What is Shavuot or Pentacost?
By Michael Rood
In the weeks following the first Passover, the Israelites traveled through the desert carrying everything they had with them. The counting of the Omer every year that starts at Firstfruits reflects this journey of the Israelites to the base of Mount Sinai. And when the count ends, we reach the final spring Feast – Shavuot.
On Shavuot we remember what happened there at the base of Mount Sinai. The Almighty, in a literal blaze atop the peak, shouted down his commandments. The power of the moment was so great that the Israelites were shaking and begged Moses not to make them endure it anymore. Moses went up and received the tablets of stone – the 10 commandments.
After Yeshua’s death and resurrection, Shavuot saw its fulfillment in the giving of the Holy Spirit. Once again, this day was filled with power, the moment itself described as a rushing mighty wind. Thousands again, witnessing the intensity of the Spirit, were left in awe. With the first Shavuot came the physical, tangible Torah, this time it was revealed through the Spirit.
Shavuot means “weeks” because we count seven weeks from the Day of Firstfruits to reach it. Shavuot is linked to the Passover week not only on the calendar but also in meaning. At Passover, we celebrate our freedom from slavery and freedom from sin through our Redeemer, the Messiah. On Shavuot, we remember our commitment to the Almighty and the gift we have of walking in the Spirit. He gives us our freedom and our purpose and strength. He unburdens and renews us and puts his Torah in our hearts so that we may walk in power and faith. He takes our sin and gives us life.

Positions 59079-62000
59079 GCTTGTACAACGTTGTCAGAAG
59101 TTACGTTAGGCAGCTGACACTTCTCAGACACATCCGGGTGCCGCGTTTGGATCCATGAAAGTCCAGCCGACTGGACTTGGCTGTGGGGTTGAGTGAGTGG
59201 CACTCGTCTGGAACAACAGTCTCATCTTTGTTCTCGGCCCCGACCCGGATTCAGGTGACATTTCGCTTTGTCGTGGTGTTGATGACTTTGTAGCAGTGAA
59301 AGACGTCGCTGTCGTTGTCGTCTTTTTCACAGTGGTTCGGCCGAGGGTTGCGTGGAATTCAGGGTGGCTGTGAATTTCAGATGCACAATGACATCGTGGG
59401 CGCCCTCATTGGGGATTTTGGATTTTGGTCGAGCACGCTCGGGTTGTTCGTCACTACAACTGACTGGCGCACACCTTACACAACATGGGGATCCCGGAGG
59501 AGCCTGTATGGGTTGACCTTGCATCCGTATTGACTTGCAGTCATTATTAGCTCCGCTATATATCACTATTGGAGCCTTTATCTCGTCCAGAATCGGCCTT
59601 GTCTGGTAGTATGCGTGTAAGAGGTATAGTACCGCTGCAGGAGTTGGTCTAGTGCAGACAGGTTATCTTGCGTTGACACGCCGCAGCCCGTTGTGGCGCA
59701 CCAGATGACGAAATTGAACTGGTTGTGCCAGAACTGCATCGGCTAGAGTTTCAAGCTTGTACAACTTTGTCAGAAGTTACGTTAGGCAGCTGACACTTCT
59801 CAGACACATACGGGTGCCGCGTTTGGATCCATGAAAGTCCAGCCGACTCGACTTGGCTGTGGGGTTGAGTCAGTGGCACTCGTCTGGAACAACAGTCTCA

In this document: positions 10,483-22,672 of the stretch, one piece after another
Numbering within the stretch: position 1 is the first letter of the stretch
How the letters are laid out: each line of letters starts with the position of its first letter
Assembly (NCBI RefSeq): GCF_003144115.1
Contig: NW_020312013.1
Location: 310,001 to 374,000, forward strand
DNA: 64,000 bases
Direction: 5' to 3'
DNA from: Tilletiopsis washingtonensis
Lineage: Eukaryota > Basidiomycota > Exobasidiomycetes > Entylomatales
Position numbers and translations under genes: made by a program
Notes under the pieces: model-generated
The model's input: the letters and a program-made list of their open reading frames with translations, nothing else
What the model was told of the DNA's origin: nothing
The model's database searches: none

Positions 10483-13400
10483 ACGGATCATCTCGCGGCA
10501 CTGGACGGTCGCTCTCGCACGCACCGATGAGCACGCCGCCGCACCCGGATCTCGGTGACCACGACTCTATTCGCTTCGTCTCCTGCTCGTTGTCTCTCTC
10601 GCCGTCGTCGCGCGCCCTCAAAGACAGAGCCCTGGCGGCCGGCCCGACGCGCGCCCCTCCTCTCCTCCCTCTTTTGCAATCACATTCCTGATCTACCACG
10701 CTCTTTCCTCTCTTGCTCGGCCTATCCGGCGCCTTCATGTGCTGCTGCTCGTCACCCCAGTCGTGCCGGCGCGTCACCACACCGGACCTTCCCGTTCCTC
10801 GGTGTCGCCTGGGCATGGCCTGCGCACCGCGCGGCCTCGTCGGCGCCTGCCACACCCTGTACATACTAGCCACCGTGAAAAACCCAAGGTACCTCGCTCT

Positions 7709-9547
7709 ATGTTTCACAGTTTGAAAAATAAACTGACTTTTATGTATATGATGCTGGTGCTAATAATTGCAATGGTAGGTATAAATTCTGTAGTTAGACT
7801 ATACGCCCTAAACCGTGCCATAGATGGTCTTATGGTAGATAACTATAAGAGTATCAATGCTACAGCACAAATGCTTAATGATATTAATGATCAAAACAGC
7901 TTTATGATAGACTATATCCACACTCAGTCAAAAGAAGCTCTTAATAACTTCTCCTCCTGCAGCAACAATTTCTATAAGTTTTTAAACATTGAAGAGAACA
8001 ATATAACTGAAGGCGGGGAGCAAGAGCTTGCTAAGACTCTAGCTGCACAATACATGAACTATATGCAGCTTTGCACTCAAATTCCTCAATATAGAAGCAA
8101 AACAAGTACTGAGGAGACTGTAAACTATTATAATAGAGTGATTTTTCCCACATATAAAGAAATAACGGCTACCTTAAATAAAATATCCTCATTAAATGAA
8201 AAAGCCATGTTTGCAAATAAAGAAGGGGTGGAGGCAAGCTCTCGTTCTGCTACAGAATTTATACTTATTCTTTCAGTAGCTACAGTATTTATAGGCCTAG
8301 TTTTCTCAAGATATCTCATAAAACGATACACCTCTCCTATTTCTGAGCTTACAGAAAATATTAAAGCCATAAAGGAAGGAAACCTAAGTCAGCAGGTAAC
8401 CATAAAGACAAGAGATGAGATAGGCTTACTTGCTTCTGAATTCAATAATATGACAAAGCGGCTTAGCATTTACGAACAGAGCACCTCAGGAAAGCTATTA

Shavuot coincides with the wheat harvest. Just as we are to be grateful for the daily bread we are provided, so are we to be thankful for the Bread of Life, Yeshua, who provides for us spiritually. This Shavuot, remember the power and intensity of the Spirit that you are gifted to live by, and walk in it with boldness. Remember that you have been both freed and given a life of meaning to live out loud. May others see the Spirit within you and be left in awe.